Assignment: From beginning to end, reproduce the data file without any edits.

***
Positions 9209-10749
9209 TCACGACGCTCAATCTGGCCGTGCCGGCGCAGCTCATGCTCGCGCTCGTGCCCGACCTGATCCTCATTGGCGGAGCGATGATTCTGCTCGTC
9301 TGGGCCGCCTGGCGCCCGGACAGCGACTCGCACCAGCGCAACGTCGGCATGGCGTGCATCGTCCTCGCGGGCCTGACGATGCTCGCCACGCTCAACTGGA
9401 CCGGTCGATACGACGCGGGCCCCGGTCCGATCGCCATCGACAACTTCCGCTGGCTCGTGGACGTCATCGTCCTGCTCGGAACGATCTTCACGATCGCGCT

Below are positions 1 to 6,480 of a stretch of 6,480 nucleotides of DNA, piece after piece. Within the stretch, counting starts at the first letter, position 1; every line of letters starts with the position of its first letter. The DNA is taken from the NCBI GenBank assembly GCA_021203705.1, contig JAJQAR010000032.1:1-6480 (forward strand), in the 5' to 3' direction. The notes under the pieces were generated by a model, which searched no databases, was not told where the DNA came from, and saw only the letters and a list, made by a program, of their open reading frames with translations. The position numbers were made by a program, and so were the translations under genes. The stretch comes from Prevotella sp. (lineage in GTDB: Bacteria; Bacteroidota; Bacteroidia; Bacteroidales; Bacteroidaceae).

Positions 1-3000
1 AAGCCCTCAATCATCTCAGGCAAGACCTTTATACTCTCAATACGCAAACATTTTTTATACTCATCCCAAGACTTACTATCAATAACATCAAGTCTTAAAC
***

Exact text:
Positions 9209-10749
9209 TCACGACGCTCAATCTGGCCGTGCCGGCGCAGCTCATGCTCGCGCTCGTGCCCGACCTGATCCTCATTGGCGGAGCGATGATTCTGCTCGTC
9301 TGGGCCGCCTGGCGCCCGGACAGCGACTCGCACCAGCGCAACGTCGGCATGGCGTGCATCGTCCTCGCGGGCCTGACGATGCTCGCCACGCTCAACTGGA
9401 CCGGTCGATACGACGCGGGCCCCGGTCCGATCGCCATCGACAACTTCCGCTGGCTCGTGGACGTCATCGTCCTGCTCGGAACGATCTTCACGATCGCGCT

Below are positions 1 to 6,480 of a stretch of 6,480 nucleotides of DNA, piece after piece. Within the stretch, counting starts at the first letter, position 1; every line of letters starts with the position of its first letter. The DNA is taken from the NCBI GenBank assembly GCA_021203705.1, contig JAJQAR010000032.1:1-6480 (forward strand), in the 5' to 3' direction. The notes under the pieces were generated by a model, which searched no databases, was not told where the DNA came from, and saw only the letters and a list, made by a program, of their open reading frames with translations. The position numbers were made by a program, and so were the translations under genes. The stretch comes from Prevotella sp. (lineage in GTDB: Bacteria; Bacteroidota; Bacteroidia; Bacteroidales; Bacteroidaceae).

Positions 1-3000
1 AAGCCCTCAATCATCTCAGGCAAGACCTTTATACTCTCAATACGCAAACATTTTTTATACTCATCCCAAGACTTACTATCAATAACATCAAGTCTTAAAC